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  #1  
Old 07 December 2007, 10:07 PM
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Blow Your Top GFCI inventor tossed a toaster in the tub with his daughter

Comment: I have been told today that it is common knowledge that the inventor of
the GFCI receptacle had trouble selling his idea of decreasing deaths via
electric shock. As I was told today the inventor was passionate about his
new technology, but frustrated it wasnt selling. So, he put his daughter
in a bath tub, with investors looking on, put a plugged toaster in to the
tub to prove his product worked.
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  #2  
Old 08 December 2007, 03:53 AM
Bassist
 
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Are we then to believe that the increased sales of GFCI devices since this incident are merely to honor the inventor's late daughter?
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  #3  
Old 08 December 2007, 04:54 AM
ray2047 ray2047 is offline
 
 
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Electricity travels the shortest path. Shortest path would be within the toaster. Distilled water is a very poor conductor of electricity. If all of the drain and supply lines to the tub were PVC it would not be grounded. If the tub was fiberglass as is now common the tub would not have been conductive. Electric through the daughter would have been the least likely path.
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  #4  
Old 08 December 2007, 10:39 AM
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Quote:
Originally Posted by snopes View Post
Comment: I have been told today that it is common knowledge that the inventor of
the GFCI receptacle had trouble selling his idea of decreasing deaths via
electric shock. As I was told today the inventor was passionate about his
new technology, but frustrated it wasnt selling. So, he put his daughter
in a bath tub, with investors looking on, put a plugged toaster in to the
tub to prove his product worked.
You'll note that it says nothing about actually putting water in the tub...
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  #5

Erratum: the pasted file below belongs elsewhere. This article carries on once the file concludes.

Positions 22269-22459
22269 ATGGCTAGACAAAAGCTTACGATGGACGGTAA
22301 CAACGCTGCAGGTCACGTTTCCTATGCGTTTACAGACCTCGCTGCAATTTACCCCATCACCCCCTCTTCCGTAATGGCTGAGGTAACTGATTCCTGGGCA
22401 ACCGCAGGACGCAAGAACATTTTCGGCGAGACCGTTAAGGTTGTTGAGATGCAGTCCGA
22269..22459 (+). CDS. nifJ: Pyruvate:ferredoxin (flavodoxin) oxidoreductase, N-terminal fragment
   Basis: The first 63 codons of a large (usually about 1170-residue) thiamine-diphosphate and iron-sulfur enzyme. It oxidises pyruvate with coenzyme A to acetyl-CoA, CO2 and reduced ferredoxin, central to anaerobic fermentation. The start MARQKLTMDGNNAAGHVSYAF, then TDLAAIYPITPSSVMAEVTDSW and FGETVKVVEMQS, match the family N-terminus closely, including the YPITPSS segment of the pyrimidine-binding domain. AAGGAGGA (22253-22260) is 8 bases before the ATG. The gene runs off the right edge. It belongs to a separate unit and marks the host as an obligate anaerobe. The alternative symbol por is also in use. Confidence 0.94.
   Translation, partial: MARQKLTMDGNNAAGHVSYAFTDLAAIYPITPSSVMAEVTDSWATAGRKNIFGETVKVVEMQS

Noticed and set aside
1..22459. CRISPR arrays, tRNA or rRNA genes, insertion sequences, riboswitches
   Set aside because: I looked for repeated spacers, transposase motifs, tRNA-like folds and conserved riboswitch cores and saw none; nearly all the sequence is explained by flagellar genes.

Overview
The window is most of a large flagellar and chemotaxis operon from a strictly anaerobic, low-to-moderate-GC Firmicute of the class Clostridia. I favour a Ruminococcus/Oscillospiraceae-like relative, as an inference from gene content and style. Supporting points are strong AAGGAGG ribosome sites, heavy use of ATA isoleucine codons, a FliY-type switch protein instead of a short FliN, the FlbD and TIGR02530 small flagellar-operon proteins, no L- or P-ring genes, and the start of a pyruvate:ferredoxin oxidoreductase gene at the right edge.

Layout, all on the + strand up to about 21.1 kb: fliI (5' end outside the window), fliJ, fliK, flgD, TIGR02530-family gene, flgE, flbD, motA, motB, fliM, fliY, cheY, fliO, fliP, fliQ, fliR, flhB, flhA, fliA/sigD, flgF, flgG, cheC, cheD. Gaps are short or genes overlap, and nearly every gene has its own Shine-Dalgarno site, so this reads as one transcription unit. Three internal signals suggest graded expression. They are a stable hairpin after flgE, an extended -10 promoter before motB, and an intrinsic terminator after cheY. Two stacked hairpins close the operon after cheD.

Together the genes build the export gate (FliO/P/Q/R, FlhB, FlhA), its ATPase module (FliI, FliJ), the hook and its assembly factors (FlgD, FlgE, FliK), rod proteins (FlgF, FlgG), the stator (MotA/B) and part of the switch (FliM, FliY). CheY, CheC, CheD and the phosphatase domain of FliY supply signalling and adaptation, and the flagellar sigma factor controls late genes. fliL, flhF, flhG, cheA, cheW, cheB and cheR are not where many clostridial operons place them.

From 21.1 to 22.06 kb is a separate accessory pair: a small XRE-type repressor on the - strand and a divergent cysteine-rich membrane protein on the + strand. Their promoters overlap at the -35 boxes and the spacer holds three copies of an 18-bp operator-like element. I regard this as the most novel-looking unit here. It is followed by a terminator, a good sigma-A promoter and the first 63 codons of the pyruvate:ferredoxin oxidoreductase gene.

Old 08 December 2007, 12:20 PM
Troberg Troberg is offline
 
 
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I don't know if he actally did it or not, but as long as the GFCI is working properly, it would be prefectly safe to take a bath with a toaster.

Even without such a device, it's probably safe anyway, as the short circuit will take place in the toaster or possibly between the toaster and the tub, not through the body of the bather. And I stand by that, even though Mythbusters arrived at a different result. Their experiment must have been flawed in some way, such as the measuring pads not being sealed watertight or something like that.
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  #6  
Old 08 December 2007, 01:13 PM
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But then humans aren't quite water tight either, the resistance of human skin is lowered when wet. Electricity doesn't take the shortest path, it takes every path, with due attention given to the resistance in that path. You may only get a fraction of the current, but that fraction may still be fatal.
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  #7  
Old 08 December 2007, 03:30 PM
Troberg Troberg is offline
 
 
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Quote:
But then humans aren't quite water tight either, the resistance of human skin is lowered when wet. Electricity doesn't take the shortest path, it takes every path, with due attention given to the resistance in that path. You may only get a fraction of the current, but that fraction may still be fatal.
Exactly, but since water is a crappy conductor, very little will go outside the toaster.

Too bad I don't want to ruin my toaster, or I'd made a try to see what happens. I'm that sure it's reasonably safe.
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  #8  
Old 08 December 2007, 05:34 PM
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Troberg, apparently you've never been jolted plugging a wet electrical plug into an outlet.
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  #9  
Old 08 December 2007, 06:21 PM
hevach
 
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Quote:
Originally Posted by ray2047 View Post
Electricity travels the shortest path. Shortest path would be within the toaster. Distilled water is a very poor conductor of electricity. If all of the drain and supply lines to the tub were PVC it would not be grounded. If the tub was fiberglass as is now common the tub would not have been conductive. Electric through the daughter would have been the least likely path.
Distilled water is a poor conductor, but tap water is generally not distilled. The harder the water, the more dissolved ions and the better it will conduct. GFCI's were invented in the 70's, so the norm would have been a tub with metal drains.

The Mythbusters' experiment was not flawed, the concept of shortest path is: Electricity follows the ENTIRE system. The shortest path will determine the amperage through any particular segment, but a major part of my later physics classes was determining the current, voltage, and resistance in complex systems with multiple paths for the current to follow. A short circuit will cause a reduced amperage through the correct path, not a complete stop. Most electronics simply wouldn't work if electricity worked in the simple way its explained in grade school.
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  #10  
Old 08 December 2007, 07:17 PM
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In the Mythbuster's test, didn't Buster only die when bath salts or urine were added to the tub? I thought he was fine in straight tap water.
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  #11  
Old 08 December 2007, 08:54 PM
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Charles Dalziel, UC's "In Memorium, 1986" (page 52)
Quote: